How often should you have a riding lesson?
It’s such a tricky conundrum and varies so much on your current ability, your horse, your horse’s current level of training, your goals, how much time you can devote to your training, finances, as well as a multitude of other factors.
Regardless of how frequently you have lessons, I think it’s important to discuss this subject with your coach as invariably their lesson structure and plans will vary.
For example, I teach a young beginner rider who is lucky enough to have access to a Shetland belonging to a family member. This means that her parents have introduced her to being around ponies and she’s ridden along the lane. However, her parents cannot teach her so they want professional input. But finances and time dictates that she can only have a lesson once a month. It’s not ideal because bad habits can form quickly in beginner riders, but it’s a fact of life and I have to work with it. Of course, I’m still at the end of the phone if they have a question, and we can do extra lessons in the school holidays, but that forty-five minutes that I’m with them is vitally important.
This rider can ride a couple of times a week with her parents, so I spend the time I have with her laying the foundations of exercises, which can then be developed under the guide of her parents. For example, when she was learning her rising trot I focused on establishing the rhythm, and told her parents to ensure she holds the front of the saddle until she looked really competent, and then she could try trotting only holding on with one hand. The bending exercise I laid out for her we practiced in walk, with me focusing on teaching her the steering aids, whilst also explaining to her parents what they need to look for and remind her to do. Her homework was to move the cones closer together and then try trotting it. Her progress isn’t going to be as quick as someone who has weekly lessons, but by me giving her homework and including her parents in the teaching she should be able to improve between her lessons.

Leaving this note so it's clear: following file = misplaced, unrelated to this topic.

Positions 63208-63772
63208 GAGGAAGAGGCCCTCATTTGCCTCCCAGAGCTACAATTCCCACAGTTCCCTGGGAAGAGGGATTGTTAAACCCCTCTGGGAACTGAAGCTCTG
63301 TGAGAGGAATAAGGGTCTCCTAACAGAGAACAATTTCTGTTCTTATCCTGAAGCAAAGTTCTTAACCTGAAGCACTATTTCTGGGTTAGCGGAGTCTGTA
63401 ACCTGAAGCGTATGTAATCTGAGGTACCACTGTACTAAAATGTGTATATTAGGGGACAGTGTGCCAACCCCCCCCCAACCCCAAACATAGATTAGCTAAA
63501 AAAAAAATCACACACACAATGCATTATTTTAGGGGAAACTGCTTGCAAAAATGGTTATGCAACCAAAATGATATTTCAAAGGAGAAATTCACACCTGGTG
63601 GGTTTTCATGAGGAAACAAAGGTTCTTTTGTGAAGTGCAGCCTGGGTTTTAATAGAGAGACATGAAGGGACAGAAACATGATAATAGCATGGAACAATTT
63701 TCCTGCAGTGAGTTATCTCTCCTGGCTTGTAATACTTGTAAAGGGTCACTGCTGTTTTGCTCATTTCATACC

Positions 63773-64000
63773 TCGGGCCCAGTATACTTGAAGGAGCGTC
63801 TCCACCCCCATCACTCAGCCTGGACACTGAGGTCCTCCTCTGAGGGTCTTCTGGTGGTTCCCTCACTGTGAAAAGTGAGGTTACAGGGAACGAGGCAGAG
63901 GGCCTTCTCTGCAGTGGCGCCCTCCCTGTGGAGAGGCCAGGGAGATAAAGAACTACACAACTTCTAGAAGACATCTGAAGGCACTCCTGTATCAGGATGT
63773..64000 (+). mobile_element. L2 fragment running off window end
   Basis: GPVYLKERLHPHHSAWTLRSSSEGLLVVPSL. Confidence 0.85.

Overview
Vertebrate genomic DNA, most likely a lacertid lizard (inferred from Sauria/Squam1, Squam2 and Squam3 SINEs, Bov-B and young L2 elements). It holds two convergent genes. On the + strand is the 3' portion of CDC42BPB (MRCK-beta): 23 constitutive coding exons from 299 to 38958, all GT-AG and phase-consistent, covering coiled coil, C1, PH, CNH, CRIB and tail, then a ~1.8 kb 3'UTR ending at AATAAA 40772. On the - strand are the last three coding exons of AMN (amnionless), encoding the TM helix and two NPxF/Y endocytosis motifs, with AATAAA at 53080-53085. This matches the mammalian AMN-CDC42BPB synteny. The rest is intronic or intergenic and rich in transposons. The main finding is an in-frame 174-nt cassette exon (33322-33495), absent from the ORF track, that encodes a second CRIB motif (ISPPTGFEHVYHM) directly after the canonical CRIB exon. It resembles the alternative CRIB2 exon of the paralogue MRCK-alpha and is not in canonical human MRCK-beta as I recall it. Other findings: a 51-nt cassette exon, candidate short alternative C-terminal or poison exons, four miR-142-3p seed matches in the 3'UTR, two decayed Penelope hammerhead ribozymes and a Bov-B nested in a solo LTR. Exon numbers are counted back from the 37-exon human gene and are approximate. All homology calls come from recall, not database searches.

I have some clients who have weekly, biweekly, or fortnightly lessons. For some, they want all their time in the school to be structured, supportive, and improving them and their horse. Between lessons, they’d rather hack or lunge their horse. Others want regular lessons to help them step up a level, in which case lessons need to balance reviewing their past few rides, ironing out any glitches they’ve encountered, teaching a new exercise or two, and then leaving them with something to work on until their next lesson, and hopefully with a sense of achievement too.
It can be tricky to find the right balance for each individual horse and rider in terms of the amount of homework I give them, and how much improvement I should expect to see between lessons. I don’t really give specific pieces of homework, but rather encourage my riders to focus! on a particular aspect of their riding when I’m not around. It may be that I suggest more sitting trot work, or that they practice a certain exercise, or I remind them to be aware of a particular flaw so that they don’t regress between lessons and I can develop that area over a series of lessons. I like to think that I “hook” my riders into their lessons so that they look forwards to the next one, practice what they have learnt, and finish each lesson feeling motivated and on a riding high.